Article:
While I’m far more dove than hawk, when it comes to the constant assault from mosquitoes, I quickly reach a point where violence is necessary. Enter the electronic tennis racket, a device I’ve historically snubbed as disgusting and dirty with those dead bugs on that metal thing. I’ll take the carcinogens, thank you.
Plus, I have not an athletic bone in my body. All memories of tennis attempts consist of the frustrated and sweaty chasing of balls around courts, under extreme duress. I must admit, however, the few nuggets of tennis coaching I recall from P.E. have come back to me with use. Specifically, being poised to spring into action while keeping my eye on the object of malice. Trying to kill them in my natural form, that of a sedate bookworm, all loose-limbed and sitting down, does not work. To do any damage, I must stand with legs hip-width apart, bent forward at the waist, ready to pounce in any direction.
The new practice has brought out a seldom displayed aspect of my personality: a mean-spirited, blood-loving competitive edge. I find myself taunting the mosquitoes with phrases such as, “You really wanna piece of me? I’ll murder you just like I did your pal,” and, “Come on fucker, I wanna see you fry.”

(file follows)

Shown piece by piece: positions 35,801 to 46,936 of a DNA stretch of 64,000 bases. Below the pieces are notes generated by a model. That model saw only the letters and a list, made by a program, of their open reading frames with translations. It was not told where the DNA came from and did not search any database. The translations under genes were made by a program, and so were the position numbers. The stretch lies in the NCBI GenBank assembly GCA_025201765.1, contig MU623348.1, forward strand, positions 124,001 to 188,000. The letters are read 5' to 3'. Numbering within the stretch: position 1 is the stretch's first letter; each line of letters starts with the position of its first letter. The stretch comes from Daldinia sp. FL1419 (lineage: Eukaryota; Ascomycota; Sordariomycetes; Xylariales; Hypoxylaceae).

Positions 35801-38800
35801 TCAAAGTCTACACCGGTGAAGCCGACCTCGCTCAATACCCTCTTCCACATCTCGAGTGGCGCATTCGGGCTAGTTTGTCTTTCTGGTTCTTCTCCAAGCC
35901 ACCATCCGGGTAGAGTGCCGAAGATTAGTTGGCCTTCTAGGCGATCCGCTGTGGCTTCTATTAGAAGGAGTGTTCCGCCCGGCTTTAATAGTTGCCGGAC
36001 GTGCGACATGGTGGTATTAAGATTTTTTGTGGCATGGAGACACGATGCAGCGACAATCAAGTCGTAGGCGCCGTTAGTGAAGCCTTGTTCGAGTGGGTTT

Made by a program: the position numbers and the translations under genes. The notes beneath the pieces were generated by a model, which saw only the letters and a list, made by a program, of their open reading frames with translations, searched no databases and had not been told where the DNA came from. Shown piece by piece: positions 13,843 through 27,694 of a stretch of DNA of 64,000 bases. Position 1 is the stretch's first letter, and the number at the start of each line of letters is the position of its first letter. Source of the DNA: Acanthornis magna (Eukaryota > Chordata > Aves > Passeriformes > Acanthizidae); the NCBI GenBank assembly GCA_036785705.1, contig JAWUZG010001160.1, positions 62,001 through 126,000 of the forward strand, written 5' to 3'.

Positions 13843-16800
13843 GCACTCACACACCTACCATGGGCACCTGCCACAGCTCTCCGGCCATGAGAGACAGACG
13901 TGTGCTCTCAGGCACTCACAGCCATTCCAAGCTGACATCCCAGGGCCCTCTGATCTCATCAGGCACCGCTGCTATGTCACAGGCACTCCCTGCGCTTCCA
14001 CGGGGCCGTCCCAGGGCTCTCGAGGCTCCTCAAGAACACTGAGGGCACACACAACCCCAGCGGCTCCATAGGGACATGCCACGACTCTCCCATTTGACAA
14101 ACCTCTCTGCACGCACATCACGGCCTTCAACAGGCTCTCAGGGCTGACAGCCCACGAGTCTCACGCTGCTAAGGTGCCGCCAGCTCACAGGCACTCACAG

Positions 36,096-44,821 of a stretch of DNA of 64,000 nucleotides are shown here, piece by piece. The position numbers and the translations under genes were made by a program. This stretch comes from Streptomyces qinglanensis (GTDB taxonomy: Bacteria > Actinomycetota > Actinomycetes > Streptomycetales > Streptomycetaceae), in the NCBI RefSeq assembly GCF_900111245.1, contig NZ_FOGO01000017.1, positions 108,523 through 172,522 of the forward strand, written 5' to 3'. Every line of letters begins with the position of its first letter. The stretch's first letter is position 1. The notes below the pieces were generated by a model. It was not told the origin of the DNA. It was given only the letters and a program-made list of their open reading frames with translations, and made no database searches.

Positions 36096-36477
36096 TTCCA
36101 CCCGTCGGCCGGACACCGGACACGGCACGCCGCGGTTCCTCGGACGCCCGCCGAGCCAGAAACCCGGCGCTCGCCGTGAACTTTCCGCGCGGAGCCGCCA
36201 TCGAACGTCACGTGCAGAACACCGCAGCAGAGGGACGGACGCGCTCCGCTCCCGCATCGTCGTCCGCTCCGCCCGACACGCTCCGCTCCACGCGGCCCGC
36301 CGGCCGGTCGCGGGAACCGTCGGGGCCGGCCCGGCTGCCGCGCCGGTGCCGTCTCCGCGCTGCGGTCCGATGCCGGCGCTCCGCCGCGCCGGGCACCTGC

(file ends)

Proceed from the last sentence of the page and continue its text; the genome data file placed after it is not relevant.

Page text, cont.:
I try to ignore them as long as possible, absorbed in my work, until the never-ending attack on my ankles is more than I can bear. Of course, the minute I hop into action, sliding my chair backward across the tile floor (which has to annoy my downstairs neighbors), the mosquitoes hide, and I’m forced to use myself as bate. I try coaxing them back toward my ankles by doing a little weightless jig to spread my CO2 scent, being careful not to stomp on the floor and further disturb my neighbors. Still, I’m sure the repeated violent banging of racket on tile (my overhand is most accurate) arouses curiosity, if not ire.
All of this staring at the floor, waiting to strike, has led to the realization that there is one good use for white tile. One. It makes an excellent background for spotting the tiny vampires.
Considering that this mosquito battle has brought out some aggressive tendencies, it’s perhaps ironic that the most effective tool in making sure I have energy to fight another day has been the gift of a pretty princess mosquito canopy. Like a video game hero earning a magic shield after so many levels, the mosquito canopy has greatly improved my ability to wage war. Inside the net, comfortable in my bed, I am safe and at peace while my strength restores. With the sunrise, I can see my enemies perched on the net awaiting my re-entry into the battlefield. And, once again, I’m forced to become the reluctant yet ruthless hero of my own domestic reality game, spending copious time in a conflict I would very much prefer to avoid.